The position of women in the medieval German state in the 13th century is a complex one when viewed through an historical lens that looks at gender and sex (using feminist theory) to understand this past era. What are the factors that shaped gender dynamics, as trends from the end of the Roman period to the time when the epic the Niebelungenlied was composed? Who was its audience? What ideology or contradictory impulses does it contain? As Halsall (2004) contends, noting feminist scholarship in this area, Julia Smith has argued that writing a more gendered history of the period from around 300 to 800 involves abandoning empire-wide grand narratives in favor of a point of view . . . that is domestic and . . .often fragmented. (Halsall: 17) The Niebelungenlied, with a date of composition around the beginning of the 13th century, can be found today in English translation in both verse and prose forms. This paper, working from an English prose translation of the epic, will focus on the role(s) of women in early medieval German culture.
[...] Nonetheless, the centrality of these exchanges in structuring society and the means by which they demanded the gendering of all subjects cannot be denied.” (Halsall: 32) A key problem that Siegfried faces is that in invisibly aiding Gunther in the seduction of Brunhild, he casts aspersions on Gunther's ability to proclaim himself a true warrior king in full masculine splendor, and secondly, Brunhild questions, as Salmon (1976) asserts, Gunther's reasoning in enabling an outsider to marry his sister. Thus, this shows defiance on the part of Brunhild, similar to the defiance that will characterize the portrayal of Kriemhilt within the epic. [...]
[...] depended heavily on the image of the patronus, the master controlling not only his family but also his estates, tenants, and clients.” (Halsall: 23) One can argue that Gunther's dilemma with regard to Siegfried's acknowledgement of his dominance or not, could stem from the late Roman world view and its ensuing fragmentation; the way that ideas central to or opposed to late Roman power structures are found in Indo-European epics, generally, with gender and feudal political discussion a key area of symbolic representation of great political changes occurring. [...]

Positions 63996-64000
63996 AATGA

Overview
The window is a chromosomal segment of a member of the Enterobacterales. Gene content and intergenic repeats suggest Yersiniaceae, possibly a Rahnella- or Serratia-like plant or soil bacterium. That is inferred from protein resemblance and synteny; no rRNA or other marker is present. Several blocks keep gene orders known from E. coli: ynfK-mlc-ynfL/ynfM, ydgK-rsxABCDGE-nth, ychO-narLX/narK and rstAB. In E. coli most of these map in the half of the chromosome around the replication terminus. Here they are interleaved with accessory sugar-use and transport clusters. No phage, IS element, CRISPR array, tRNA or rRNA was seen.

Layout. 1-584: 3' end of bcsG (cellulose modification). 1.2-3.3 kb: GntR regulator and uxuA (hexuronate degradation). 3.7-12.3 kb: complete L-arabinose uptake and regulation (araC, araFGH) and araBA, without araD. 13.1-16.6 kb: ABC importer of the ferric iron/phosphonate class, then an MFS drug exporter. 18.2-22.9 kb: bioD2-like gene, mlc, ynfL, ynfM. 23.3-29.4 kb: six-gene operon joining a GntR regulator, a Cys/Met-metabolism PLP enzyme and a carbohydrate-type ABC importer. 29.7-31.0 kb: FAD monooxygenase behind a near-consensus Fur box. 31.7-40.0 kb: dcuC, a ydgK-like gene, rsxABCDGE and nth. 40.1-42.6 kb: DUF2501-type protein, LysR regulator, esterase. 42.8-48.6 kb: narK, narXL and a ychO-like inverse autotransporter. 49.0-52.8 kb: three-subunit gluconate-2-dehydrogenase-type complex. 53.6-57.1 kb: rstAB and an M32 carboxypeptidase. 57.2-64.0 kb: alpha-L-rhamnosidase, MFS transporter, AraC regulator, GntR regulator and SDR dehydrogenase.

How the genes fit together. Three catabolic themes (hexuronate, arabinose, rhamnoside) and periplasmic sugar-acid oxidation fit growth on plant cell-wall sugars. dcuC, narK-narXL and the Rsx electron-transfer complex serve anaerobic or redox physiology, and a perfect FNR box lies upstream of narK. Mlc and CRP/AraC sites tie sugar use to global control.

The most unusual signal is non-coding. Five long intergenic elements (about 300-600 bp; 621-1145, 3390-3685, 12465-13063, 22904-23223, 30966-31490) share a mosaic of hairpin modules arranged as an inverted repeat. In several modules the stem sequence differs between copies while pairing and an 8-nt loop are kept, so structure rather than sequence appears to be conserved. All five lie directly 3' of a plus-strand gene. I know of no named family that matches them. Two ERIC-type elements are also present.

[...] Secondly, the ideas that women in power can be dangerous to men, which is a theme found much later in Shakespeare's Macbeth (which is a play set in a medieval time period) through their ambitions, when they are in league with warrior-kings, and must be put in their place in the end via tragic punishment, could be a literary means of exploring social context in the struggle between men and women, and their private/public roles in feudal Germany or in later Renaissance England. [...]
[...] (Pafenberg, 1995; Poor, 2001) The struggles of women for autonomy and power antagonistic to the codes reveal conflicting visions of gender in the 13th century, and the centuries leading up to the time the epic was composed in its 13th century form. There is a rise in court culture as well as the emergence of low vernacular in German society, which gives more room to female agency and readership, especially in relation to mystical texts. (Myer, 2007; Poor, 2001) These emergent social changes are juxtaposed to the warrior tradition in High German culture, such as is found in the Niebelungenlied, which can be described as a mythic-Christian retelling of variant epics from the Roman period forward. [...]
[...] In the dominant and the emergent cultures, both, “Elite masculinity was bound up with violent sport—hunting—which could be incorporated into both models: the civilized man mastering nature on the one hand, association with the prowess of the beast of prey on the other.” (Halsall: 23) Is Siegfried, the outsider (the barbarian) in the context of the German feudal aristocracy, killed in a hunt for numerous symbolic, perhaps competing reasons? From late Roman times, the hunt is not only equated with masculinity, but in the case of Siegfried, is also a marker of his outsider status; the European notion of the male, more symbolically allied with hunting than the Roman. [...]
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